Figure 2: Assessing the potential deleterious effect of the Dendra2 protein tagging. (A) Representative distribution of the endogenously expressed Ubc9 in a 20 DIV rat hippocampal neuron. Fixed cells were permeabilised for 20 min at RT in PBS containing 0.1% Triton X100 and 10% Horse Serum (HS). Neurons were then immunolabelled with mouse anti-Ubc9 (1/50, BD Bioscience) and rabbit anti-Homer1 (1/200; Synaptic System, Germany) antibodies overnight at 4°C in PBS containing 0.05% Triton X100 and 5% HS. Cells were washed three times in PBS and incubated with the appropriate secondary antibodies conjugated to either Alexa488 (post-synaptic Homer staining) or Alexa594 (endogenous Ubc9) in PBS containing 5% HS with 0.05% Triton X100 for 1 h at RT. Merge color (yellow) shows the colocalisation between the proteins indicating that part of Ubc9 is expressed at Homer-positive post-synaptic sites (arrowheads). Note that, as expected, a significant proportion of Ubc9 immunoreactivity is present in the nucleus. Scale bar, 20 μm. (B) Representative image of a 20 DIV Dendra2-Ubc9-expressing rat hippocampal neuron. Note that Dendra2-Ubc9 is partly localized in the nucleus (inset) indicating that the Dendra2 tag does not impair its nuclear translocation. Dendra2-Ubc9 fluorescence is also distributed in dendrites and spines (circle). Scale bar, 20 μm.
Mentions: Note: It is essential to verify the functionality of the tagged protein and to show that the selected tag does not impair the subcellular localization (Figure 2) and the overall activity of the studied protein (Loriol et al., 2014).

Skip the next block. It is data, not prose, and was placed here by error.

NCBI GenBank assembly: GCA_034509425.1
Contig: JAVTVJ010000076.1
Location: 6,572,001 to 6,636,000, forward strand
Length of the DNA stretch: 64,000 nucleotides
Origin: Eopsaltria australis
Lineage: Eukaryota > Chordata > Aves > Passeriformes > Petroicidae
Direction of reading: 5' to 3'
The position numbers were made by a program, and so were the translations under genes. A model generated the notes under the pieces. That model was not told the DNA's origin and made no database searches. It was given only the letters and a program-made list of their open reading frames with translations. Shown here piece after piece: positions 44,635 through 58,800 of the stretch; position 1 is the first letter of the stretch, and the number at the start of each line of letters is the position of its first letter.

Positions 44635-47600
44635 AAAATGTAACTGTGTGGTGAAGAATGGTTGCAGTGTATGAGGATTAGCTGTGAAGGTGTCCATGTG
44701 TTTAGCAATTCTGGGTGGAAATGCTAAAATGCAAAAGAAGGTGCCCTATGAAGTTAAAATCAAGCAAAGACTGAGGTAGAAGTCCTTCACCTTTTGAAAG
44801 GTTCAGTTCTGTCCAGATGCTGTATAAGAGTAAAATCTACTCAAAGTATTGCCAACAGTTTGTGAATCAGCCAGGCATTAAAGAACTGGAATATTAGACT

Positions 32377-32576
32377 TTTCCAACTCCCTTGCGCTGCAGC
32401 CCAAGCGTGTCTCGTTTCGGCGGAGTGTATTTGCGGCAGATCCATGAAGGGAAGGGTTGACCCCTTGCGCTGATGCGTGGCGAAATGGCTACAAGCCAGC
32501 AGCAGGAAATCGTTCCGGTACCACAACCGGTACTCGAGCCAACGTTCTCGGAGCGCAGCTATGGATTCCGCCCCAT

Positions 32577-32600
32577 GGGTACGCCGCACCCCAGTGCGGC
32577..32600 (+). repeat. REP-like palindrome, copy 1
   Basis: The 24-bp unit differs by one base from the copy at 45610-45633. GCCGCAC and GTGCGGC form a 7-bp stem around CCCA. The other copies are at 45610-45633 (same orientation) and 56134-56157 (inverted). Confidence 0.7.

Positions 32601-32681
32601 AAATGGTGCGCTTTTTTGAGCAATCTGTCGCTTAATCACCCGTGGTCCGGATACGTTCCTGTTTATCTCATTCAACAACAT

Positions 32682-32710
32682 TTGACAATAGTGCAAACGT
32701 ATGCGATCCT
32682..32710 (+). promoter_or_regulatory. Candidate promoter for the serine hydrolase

Bottom Line: Here we describe an elegant method to measure the activity-dependent diffusion of synaptic proteins using Dendra2 photoconversion.We provide a successful method to obtain Dendra2-photoconverted images and a step-by-step procedure to analyze the data.Once the imaging system is set up, data can be acquired in 1-30 min and analyzed in approximately 1-4 h.

View Article: PubMed Central - PubMed

Affiliation: Centre National de la Recherche Scientifique UMR7275 - Laboratory of Excellence "Network for Innovation on Signal Transduction, Pathways in Life Sciences, " Institut de Pharmacologie Moléculaire et Cellulaire, University of Nice - Sophia Antipolis Valbonne, France.

ABSTRACT
Spines are small protrusions on dendritic membranes receiving inputs from axonal termini. They consist in a head connected to the dendritic shaft by a narrow neck and contain multiple synaptic proteins that interact in a coordinated manner to allow for synaptic communication. This process involves many proteins that are moving in and out spines. However, comparing this synaptodendritic movement in basal and stimulated conditions is very challenging. Here we describe an elegant method to measure the activity-dependent diffusion of synaptic proteins using Dendra2 photoconversion. We provide a successful method to obtain Dendra2-photoconverted images and a step-by-step procedure to analyze the data. This live-imaging approach may also apply to investigate the diffusion of proteins across other subcellular compartments or organelles including but not restricted to, nucleus, nucleolus, ER, or vesicular structures. Once the imaging system is set up, data can be acquired in 1-30 min and analyzed in approximately 1-4 h.

No MeSH data available.


Related in: MedlinePlus